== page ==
Internet Inadequacy: Television Still King in Time Wasted


The Nielsen Company, the marketing and media information powerhouse, today reported that the average U.S. citizen’s time spent on the Internet (work and home combined) was about 68 hours in September. Does this seem like a lot? Maybe, but it pales in comparison to television. TV watching in Q2 2009 averaged about 141 hours per month per Nielsen–more than double. And since the WWW figures incorporate work hours, we’re simply convinced that people aren’t goofing off on the Internet nearly enough at home.

There are ways to rectify this. We’d heartily recommend investing in a netbook and wireless router, so you can surf the Web from the comfort of your bed or couch. Indeed, you might even consider a sort of George Costanza-esque move, and watch TV at the same time (Nielsen says about 57% of people did this in Q2, an average of 2 hours, 39 minutes per month).

In the interest of helping new media rise to its rightful position as a better waster of time than traditional media, here are four Web sites that can destroy productivity:

mybrute-fight Did you ever think fights between cute, childlike creatures with vicious weapons and killer moves would be fun? What if we told you that you don’t even get to control the little bastards, just decide what they look like then force them to fight three times per day? We promise, it’s more addictive than you think, especially when your little moppet gains levels and, thus, weapons, armor, or, if you’re especially lucky, a pet bear.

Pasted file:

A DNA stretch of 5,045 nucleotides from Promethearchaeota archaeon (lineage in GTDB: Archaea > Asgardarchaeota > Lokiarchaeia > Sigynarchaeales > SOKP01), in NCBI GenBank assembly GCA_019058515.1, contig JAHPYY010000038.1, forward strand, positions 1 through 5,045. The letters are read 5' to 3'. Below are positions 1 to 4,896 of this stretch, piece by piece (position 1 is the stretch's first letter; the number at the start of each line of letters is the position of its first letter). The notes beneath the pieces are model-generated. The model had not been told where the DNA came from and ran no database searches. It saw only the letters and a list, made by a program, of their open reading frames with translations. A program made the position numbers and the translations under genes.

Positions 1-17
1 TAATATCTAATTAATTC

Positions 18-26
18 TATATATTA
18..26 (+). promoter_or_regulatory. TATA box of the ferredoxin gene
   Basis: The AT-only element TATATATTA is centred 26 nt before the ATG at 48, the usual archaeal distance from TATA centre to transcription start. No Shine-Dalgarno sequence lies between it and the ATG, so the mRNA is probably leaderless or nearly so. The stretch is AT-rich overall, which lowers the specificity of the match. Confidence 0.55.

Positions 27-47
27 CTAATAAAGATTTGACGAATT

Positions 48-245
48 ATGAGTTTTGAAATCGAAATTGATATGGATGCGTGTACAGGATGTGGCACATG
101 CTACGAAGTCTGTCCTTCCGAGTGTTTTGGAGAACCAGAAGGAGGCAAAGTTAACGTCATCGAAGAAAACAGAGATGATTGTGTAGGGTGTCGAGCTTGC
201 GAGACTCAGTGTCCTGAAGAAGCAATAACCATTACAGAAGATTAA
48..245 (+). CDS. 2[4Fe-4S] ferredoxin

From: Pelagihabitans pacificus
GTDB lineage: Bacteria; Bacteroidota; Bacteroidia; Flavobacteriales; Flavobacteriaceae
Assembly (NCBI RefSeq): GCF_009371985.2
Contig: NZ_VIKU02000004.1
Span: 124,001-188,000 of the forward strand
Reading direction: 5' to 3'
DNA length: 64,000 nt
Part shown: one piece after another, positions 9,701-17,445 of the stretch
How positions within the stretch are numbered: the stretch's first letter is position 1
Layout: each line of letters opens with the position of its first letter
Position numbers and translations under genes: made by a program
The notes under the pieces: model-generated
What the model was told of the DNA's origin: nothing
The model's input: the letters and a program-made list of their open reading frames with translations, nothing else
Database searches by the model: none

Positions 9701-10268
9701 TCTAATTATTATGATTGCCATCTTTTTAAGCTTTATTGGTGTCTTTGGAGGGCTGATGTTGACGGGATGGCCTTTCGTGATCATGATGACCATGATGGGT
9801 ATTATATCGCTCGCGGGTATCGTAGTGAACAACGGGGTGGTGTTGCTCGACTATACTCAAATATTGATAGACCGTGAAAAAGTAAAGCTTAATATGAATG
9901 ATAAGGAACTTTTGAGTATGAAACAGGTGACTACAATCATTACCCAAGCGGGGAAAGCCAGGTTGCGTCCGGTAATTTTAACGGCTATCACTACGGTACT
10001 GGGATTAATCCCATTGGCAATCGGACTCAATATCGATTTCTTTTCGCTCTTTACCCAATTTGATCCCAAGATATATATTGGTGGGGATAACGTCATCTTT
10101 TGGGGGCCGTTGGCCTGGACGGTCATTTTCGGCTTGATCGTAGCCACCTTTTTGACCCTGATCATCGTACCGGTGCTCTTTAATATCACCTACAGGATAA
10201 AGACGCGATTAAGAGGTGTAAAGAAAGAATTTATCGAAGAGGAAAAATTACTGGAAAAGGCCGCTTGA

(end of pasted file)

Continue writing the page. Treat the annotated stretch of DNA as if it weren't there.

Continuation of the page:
Try it. We dare you.


Phosphor Beta 2. Ever want to try one of those first-person shooter games, but didn’t feel like spending the money (or dealing with obnoxious ‘tweens that can pwn you without breaking a sweat? This is free, and you don’t have to play other people (in fact, the online multiplayer aspect is really buggy — this is a free beta, after all). And it’s all online; no downloads or installation necessary so long as you have Shockwave installed. It can take a while to load, though. But we can think of few better free, online options though which you can give that misplaced aggression a home. Sniper rifle is especially fun.

Reddit. There’s a reason that social news Web sites like Digg are quite popular. Crowd-sourcing content (unlike crowd-sourcing branding, Mr. Newsom) generates a compelling mix, where readers can marvel as much as what becomes popular as appreciate the stories themselves. But we like the best of these sites. It’s less fussy, more raucous, and generally easy to find the funny. And should you join the site and become engaged in the voting process? Start reading the comments? Oy . . . participants especially must beware the immense power of this time vortex. We’re afraid to even hat-tip this, because we’re not sure how legal the site is. But if you’ve ever enjoyed Japanese comics and cartoons, this site has a treasure trove of comics translated from the Japanese mere days after they come out in the country of origin. There’s stuff you might have heard of, like Bleach and One Piece . . . and stuff that you’ve never heard of, and might never check out again, but can get lost just browsing from weirdness to weirdness.

So, there you have it — contribute to your own delinquency and help our beloved Internet eclipse that also-ran TV in terms of hours frittered away. Suggestions for more time wasters welcome; send them to please.

Oh, I guess we can’t be too hard on TV . . . after it gave us classics like:


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